Fire Truck Causes Own Emergency in Philadelphia

A quiet Sunday morning in November turned into a frightening experience for Jamall Henderson and his neighbors.

A Philadelphia Fire Department ladder truck jackknifed on Baltimore Avenue between 54th and 55th streets.

“I thought they were coming through my front wall,” Henderson told the NBC10 Investigators.

The ladder truck crashed into crashed in cars, sending one into Ludlow Harding’s shipping business.

“We had to replace the security gate and push out the wall,” according to Harding.
But residents wondered if anyone was held responsible.

The Philadelphia Police Department did not issue any tickets related with the crash. In an email a spokesperson wrote, “There were no traffic violations issued to the Fire Operator as they were operating in emergency mode at the time. The crash was due to a combination of a curve in the road, trolley tracks, wet conditions, and speed too high to compensate for these factors combined. Only parked cars were struck.”

Philadelphia Police could not determine the speed of Ladder 13 at the time of the crash.
Philadelphia Fire Commissioner Derrick Sawyer believes this is one of the worst fire truck accidents he has seen. Four firefighters were injured. One is still recovering while off the job.

One firefighter was disciplined for the crash and Sawyer says the driver was speeding. "I think a lot of people would believe that whenever you operate an emergency vehicle that you can go as fast as you want but we still have laws that we have to follow which means that we have to follow the speed limit,” Sawyer says.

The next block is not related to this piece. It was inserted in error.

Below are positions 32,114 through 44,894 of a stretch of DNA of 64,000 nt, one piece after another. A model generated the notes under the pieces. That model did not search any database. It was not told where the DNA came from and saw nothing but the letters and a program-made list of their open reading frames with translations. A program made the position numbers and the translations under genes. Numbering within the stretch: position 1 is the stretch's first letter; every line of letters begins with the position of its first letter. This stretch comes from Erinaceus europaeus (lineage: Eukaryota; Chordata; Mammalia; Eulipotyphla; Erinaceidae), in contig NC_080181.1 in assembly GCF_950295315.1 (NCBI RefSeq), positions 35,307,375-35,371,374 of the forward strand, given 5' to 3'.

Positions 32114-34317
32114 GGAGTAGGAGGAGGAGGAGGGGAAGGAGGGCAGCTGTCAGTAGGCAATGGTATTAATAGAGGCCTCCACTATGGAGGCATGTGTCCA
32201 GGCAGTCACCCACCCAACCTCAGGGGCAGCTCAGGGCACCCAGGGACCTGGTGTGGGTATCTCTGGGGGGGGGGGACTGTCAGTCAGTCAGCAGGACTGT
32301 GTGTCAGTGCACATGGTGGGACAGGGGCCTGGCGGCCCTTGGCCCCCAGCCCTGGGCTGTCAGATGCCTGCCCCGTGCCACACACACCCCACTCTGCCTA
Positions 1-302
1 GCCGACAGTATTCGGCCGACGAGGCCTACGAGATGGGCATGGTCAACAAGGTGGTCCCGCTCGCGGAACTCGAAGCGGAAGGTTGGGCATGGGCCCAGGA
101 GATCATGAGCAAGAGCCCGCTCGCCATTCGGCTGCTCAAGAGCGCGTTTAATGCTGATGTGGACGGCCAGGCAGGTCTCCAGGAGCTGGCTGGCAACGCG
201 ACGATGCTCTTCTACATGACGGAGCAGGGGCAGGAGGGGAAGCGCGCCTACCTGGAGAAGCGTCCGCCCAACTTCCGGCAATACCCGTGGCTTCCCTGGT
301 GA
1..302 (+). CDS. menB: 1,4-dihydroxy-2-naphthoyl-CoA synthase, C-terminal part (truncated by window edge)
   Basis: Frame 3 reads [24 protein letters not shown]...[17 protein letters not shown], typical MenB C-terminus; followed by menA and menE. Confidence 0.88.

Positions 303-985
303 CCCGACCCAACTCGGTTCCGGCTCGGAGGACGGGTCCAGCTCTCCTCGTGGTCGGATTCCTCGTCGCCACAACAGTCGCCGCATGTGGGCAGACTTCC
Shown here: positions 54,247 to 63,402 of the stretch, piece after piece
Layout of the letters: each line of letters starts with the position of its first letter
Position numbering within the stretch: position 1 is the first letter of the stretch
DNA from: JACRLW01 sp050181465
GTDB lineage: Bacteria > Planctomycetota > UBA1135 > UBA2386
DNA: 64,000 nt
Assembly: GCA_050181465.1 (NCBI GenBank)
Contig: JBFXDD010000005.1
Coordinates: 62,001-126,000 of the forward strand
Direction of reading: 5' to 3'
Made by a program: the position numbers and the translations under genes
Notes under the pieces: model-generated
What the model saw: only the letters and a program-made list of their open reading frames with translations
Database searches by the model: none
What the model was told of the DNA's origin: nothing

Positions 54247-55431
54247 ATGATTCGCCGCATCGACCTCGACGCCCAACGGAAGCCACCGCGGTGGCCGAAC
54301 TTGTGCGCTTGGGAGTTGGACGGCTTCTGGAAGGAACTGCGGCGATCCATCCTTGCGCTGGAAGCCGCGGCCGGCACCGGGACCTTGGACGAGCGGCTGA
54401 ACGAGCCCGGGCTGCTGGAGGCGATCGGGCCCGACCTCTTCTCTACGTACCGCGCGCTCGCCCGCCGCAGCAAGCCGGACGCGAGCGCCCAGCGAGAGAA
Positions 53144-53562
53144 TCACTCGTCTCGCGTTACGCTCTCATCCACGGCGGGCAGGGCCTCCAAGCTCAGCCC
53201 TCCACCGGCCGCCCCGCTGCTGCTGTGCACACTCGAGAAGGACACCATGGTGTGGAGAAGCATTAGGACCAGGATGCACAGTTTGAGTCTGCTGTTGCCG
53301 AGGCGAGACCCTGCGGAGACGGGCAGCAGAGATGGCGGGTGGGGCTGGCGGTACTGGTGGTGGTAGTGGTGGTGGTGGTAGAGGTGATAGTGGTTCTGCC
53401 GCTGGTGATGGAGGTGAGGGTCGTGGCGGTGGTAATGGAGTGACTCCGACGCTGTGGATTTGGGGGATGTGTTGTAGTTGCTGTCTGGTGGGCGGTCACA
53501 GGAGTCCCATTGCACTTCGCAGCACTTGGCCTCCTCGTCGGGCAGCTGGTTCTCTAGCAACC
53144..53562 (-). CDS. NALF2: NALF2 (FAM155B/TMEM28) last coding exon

It’s unclear whether Ladder 13 will be repaired. Similar trucks cost between $500,000 to one million dollars.

“Once you talk about the damage to the truck and the cost of repair versus the cost of what the truck is worth currently then you make a decision on whether or not you want to repair,” according to Sawyer.

To put the crash in perspective, the fire department responded to 370,360 calls in 2015. It had 319 accidents, ranging from minor side view mirror damage to the Ladder 13 crash.

The City of Philadelphia received four claims related to the accident. One has been settled. One is pending resolution and the other two are open.

Harding did not file a claim. He thought the process would be too slow and he needed repairs done quick. License and Inspections cited him for the damage to his property caused by the fire truck. He had thirty days to make the repairs or face fines.

His insurance company paid $15,000 to fix the metal gate and façade. Harding believes the damage could have been much worse.

“Lives could have been lost. We’re just so, so lucky that no one lost their life,” Harding says.

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